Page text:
Miscellanous

Hiring Philosophy

It’s been a while since I wrote in this codex. I’ve been interviewing candidates for SANPRAM, and it’s a little overwhelming. One of my core principles in recruiting is to root for their success. It has helped me receive consistently good feedback from them that it’s the best recruitment process they’ve ever been through.

But on the flip side, rooting for everyone’s success means now I have too many candidates I’d love to somehow fit into my team at SANPRAM. I’ve grown somewhat attached to them! Naturally, it’s not fair to them or to me to hire people who aren’t the best fit. They’re always welcome to apply later when the company is more mature.

So I’ll try to capture my hiring philosophy in written words, for my own sake. At some point, I need to let candidates go.

The first question is, what I’m really looking for.

First, SANPRAM needs to get on the radar of every single company in the world that’s serious about digital transformation or thinking about it, or shying away from it.

So on one hand, SANPRAM needs to become a world-class teaching machine. We’re teachers, and we teach. This means:

  1. The most thorough, informative, educational content about business and technology
  2. High-quality writing and editing.
  3. A tone that projects the heart of a teacher, confidence in being the best in the world, and a fun and approachable aura.
  4. Pleasing graphic design, video, music.

But that’s farming. It pays off well but takes time to yield a harvest. We also need to be hunting so the village can eat today:

  1. Finding out all the companies that fit our target.
  2. Hunt them.

But here’s the thing — we don’t yet know exactly who our target customers are and exactly what message will resonate with them. So I need to give BDRs room to search and seek adventure, and not force upon them a heavy quota. But still offer a good incentive to land a prospect. They need to be fairly autonomous.

Other considerations:

  • I’m not paying myself a salary. I’ll always pay employees before I pay myself.
  • I’d like teammates who are committed to the company. If they’re not, I’ll feel bad about it and may begin to resent them. Not a good place to be.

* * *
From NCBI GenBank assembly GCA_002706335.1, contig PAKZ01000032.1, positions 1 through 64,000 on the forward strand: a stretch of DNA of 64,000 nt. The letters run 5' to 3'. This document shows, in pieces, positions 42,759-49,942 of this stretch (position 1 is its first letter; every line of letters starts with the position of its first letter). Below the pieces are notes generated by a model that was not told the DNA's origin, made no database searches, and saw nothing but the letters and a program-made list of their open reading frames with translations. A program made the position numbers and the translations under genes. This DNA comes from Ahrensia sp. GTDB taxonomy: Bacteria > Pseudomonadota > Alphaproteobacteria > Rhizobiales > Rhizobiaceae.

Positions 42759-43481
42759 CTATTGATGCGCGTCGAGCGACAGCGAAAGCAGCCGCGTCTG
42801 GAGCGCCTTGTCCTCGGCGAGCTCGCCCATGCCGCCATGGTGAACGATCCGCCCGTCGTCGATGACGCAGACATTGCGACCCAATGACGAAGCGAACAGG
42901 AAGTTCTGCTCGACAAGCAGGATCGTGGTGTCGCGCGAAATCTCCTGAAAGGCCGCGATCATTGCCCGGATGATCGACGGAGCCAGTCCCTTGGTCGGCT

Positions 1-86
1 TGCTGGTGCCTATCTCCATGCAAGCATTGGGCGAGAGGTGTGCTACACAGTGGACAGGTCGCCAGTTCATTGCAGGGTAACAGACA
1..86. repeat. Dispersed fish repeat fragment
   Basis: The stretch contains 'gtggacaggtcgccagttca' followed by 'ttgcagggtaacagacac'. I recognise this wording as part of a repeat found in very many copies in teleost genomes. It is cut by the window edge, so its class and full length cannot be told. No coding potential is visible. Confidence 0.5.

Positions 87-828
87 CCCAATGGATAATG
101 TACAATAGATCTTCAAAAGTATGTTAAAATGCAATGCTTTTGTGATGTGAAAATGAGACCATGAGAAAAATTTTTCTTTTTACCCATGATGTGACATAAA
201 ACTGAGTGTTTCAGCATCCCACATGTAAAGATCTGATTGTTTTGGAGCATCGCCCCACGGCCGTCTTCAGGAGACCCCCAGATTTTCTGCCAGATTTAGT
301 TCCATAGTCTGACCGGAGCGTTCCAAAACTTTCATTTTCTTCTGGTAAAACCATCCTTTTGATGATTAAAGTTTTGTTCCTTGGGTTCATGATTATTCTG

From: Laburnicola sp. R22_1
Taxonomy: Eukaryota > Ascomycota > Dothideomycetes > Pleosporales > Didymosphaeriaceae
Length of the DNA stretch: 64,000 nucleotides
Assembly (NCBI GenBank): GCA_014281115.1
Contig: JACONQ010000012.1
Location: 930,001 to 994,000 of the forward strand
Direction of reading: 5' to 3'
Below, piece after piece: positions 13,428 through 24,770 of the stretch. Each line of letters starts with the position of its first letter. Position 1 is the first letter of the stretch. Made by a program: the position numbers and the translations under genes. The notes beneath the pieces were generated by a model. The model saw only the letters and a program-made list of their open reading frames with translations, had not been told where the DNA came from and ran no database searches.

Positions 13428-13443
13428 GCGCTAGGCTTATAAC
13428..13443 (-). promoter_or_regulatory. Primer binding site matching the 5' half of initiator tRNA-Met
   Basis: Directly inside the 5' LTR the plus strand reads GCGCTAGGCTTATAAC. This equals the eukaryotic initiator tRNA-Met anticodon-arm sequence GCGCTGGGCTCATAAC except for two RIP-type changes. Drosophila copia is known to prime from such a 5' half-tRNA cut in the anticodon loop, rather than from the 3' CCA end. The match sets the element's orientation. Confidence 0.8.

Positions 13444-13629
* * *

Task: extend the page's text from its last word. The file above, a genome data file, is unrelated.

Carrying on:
• I’m willing to invest a lot of time into training “fresh” people. That’s how you pay it forward.
  • Every company wants people who stick around. And people are more likely to stick around when you take both hygiene factors and motivating factors into account.
  • It’s okay to say no to people, even if they’re qualified, if I’m not 100% sure I need them. And it’s okay to make hiring mistakes.
  • There’s nothing I could do to mess up my business permanently. I’ve covered enough bases.
  • What is my bar for quality? World-class. As long as they meet my bar, and are empathic, they’re in.
  • Money doesn’t change people’s standards, and doesn’t affect whether they’re students of the craft or not. You can’t get higher quality out of someone by giving them a higher salary.
What can be acquired easily:
  1. Domain knowledge
  2. Exact tactics
  3. Design skills
What cannot be taught easily:
  1. A good EYE (high standards)
  2. Good EARS (empathy)
  3. Interest, curiosity
  4. Taking ownership
  5. Ability to self-introspect, coachability
  6. Happy person — our first cultural value is “take care of each other.” If the person doesn’t show that quality, let go of them.
  7. Integrity

Unless I see a clear sign of the non-teachable stuff, I cannot move someone forward. I owe it to the company, to myself and to them.

What can’t be judged from interviewing are: Ownership and Integrity. These can only be seen through a trial period.

Decision making

  • Do not compromise the company’s core values and non-teachable stuff for any candidate or employee.
  • Pay fair and healthy compensation to talented and dedicated people. At the same time, don’t be under illusions that money solves all hiring problems.
  • Invest in your people!

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